The “Doctrine of Discovery” is the international law principle that European nations used to claim most of the non-European world. This talk will explain the elements that make up this law and argue that the Doctrine of Discovery morphed into “American Manifest Destiny” and was used, and is still being used today, to justify the acquisition of lands and assets of Indian Nations and peoples.
Hundreds of books exist about the Lewis and Clark expedition and the decades of pioneers who followed them West. But even today, most Oregonians don't know much about the people who had settled here centuries before "the settlers" came. "Broken Treaties" introduces viewers to the tribes of our state and explores a thread of the Oregon story that hasn't been told very well over the years.
During the early 1940s, Vanport, Oregon, was the second largest city in the state. But on a Sunday afternoon in May 1948, it disappeared completely — destroyed by a catastrophic flood.
At one time, the largest landowner in North America was the Hudson's Bay Company, a vast British trading enterprise. In the early 1800s, Fort Vancouver served as the HBC headquarters in the Oregon Country employing hundreds of people from over 35 different ethnic groups. This unique, vibrant, multicultural community prevailed for more than 20 years. Fort Vancouver is the story of the people, the place and the changes that the Hudson's Bay Company brought to the Pacific Northwest.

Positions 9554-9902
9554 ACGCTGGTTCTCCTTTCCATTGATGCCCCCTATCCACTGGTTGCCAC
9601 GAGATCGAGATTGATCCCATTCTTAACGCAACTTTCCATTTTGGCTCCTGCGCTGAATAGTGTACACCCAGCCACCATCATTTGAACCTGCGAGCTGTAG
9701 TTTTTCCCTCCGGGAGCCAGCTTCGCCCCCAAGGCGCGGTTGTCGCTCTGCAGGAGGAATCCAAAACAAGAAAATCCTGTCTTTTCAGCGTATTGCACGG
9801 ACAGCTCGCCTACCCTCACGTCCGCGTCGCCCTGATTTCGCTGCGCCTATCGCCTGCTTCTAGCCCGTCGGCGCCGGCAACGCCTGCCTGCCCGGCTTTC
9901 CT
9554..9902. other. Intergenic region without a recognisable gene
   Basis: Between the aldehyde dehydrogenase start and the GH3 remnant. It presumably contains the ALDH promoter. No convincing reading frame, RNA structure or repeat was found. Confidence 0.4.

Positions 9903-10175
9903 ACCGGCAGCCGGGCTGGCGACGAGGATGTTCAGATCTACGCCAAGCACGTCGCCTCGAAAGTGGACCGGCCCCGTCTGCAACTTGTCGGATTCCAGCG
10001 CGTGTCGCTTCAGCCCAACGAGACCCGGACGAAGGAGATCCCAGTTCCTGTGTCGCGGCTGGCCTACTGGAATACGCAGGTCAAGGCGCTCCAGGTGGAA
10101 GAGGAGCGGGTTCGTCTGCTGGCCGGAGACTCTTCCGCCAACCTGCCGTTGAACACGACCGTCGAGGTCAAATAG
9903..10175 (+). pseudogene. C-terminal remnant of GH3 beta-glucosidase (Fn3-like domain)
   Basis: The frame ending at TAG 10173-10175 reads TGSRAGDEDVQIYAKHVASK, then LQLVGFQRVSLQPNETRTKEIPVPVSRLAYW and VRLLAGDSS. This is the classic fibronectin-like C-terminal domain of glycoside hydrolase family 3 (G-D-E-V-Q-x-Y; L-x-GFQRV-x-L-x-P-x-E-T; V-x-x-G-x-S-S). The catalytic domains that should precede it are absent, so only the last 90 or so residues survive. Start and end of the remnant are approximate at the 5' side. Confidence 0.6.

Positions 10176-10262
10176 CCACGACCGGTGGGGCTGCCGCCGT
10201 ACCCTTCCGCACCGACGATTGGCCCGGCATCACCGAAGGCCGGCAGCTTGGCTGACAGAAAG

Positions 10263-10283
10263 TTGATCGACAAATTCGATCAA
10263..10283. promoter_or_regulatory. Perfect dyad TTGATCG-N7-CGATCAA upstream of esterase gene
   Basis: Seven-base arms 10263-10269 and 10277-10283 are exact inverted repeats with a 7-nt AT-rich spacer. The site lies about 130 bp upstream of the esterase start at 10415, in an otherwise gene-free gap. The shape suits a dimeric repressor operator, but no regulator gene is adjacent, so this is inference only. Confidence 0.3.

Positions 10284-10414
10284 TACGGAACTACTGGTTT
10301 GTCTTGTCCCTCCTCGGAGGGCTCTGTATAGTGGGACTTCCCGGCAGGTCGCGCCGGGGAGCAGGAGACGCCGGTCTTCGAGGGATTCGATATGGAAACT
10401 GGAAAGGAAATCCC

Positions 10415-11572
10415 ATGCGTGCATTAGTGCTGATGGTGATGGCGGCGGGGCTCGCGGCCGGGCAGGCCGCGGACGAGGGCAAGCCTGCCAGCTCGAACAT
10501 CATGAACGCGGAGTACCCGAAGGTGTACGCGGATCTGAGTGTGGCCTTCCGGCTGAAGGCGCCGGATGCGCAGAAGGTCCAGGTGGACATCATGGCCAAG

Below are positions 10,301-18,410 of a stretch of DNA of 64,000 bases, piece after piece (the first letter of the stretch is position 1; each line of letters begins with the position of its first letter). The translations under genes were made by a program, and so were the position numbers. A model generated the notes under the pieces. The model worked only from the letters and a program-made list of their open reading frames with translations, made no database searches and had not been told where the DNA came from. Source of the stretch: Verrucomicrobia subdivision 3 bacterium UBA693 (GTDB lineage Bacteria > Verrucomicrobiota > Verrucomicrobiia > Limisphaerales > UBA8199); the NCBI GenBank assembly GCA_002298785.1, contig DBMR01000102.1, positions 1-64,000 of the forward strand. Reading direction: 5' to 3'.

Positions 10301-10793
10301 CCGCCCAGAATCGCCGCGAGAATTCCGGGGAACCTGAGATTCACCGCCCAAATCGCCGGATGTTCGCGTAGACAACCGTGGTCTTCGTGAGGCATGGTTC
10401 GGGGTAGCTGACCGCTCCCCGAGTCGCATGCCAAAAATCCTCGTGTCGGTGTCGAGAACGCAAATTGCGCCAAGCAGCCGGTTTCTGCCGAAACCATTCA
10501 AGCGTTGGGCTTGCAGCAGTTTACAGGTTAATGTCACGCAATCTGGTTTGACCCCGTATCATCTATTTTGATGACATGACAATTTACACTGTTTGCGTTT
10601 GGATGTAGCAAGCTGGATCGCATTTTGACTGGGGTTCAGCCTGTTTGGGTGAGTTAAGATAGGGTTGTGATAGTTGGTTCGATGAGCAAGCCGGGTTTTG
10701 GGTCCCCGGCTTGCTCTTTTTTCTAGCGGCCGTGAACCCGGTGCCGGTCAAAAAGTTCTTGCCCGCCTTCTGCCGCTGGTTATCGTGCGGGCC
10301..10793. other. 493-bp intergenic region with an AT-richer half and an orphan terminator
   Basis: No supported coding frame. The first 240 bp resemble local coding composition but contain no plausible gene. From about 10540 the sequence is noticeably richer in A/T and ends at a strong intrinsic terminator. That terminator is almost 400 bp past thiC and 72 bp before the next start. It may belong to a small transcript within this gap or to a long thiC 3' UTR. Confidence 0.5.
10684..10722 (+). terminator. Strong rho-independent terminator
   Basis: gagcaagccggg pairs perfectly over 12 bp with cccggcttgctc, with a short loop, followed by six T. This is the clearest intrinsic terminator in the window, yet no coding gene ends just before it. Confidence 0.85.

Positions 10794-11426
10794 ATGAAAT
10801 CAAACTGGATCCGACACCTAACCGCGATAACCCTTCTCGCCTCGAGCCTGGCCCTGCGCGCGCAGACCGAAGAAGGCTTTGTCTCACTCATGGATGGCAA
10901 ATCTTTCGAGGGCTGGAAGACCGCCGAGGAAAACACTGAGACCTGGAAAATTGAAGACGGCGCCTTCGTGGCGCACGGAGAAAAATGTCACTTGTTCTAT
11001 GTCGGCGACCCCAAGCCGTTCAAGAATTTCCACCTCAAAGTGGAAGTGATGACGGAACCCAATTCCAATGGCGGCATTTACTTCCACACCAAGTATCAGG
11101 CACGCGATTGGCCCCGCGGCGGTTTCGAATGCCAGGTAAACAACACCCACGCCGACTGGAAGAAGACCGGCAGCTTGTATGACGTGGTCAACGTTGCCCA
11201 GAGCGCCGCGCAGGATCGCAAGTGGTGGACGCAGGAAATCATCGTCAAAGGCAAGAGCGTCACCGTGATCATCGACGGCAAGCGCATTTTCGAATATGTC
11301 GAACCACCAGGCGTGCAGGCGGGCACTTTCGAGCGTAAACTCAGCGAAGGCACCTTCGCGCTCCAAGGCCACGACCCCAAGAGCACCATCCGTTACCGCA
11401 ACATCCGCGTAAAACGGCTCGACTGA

Founded in 1811 by wealthy fur baron John Jacob Astor, Astoria is the oldest United States settlement west of the Rocky Mountains. Learn more about the multifaceted history of this city and where those two centuries of activity have brought Astoria today.
This talk highlights the recent archaeological work and findings of the Oregon Chinese Diaspora Project (OCDP), a multi-agency partnership that has been excavating sites across the state in order to better understand and share the history of Oregon's early Chinese residents. With a focus on rural communities, remote mining camps, and railroad construction, this collaborative project has provided important insight into the Chinese experience and role in the settlement and development of Oregon.
Please join scholars Dr. Katy Barber and Dr. Melinda Marie Jetté for two presentations that will encourage attendees to consider the complexities surrounding the settlement of Oregon.
Anyone living in Southern Oregon or Northern California is probably also a resident of the State of Jefferson. Known as the “Mythical State of Jefferson” and “A State of Mind,” Jefferson is more of an idea than a place. It represents the spirit of the people who live in Southern Oregon and far Northern California.
Sam Hill had great dreams for the Pacific Northwest, and himself. Out of the hardscrabble, do-it-yourself communities of loggers, farmers and ranchers that typified 19th-century Oregon, Hill envisioned a new society built on progress and human ingenuity. He championed grand roadways, built monumental symbols for peace and dared to imagine a farming utopia on the Columbia River. His life was etched with hard fought triumphs and colossal failures, but his enduring devotion to progress made him one of the most important and legendary figures in Oregon’s history.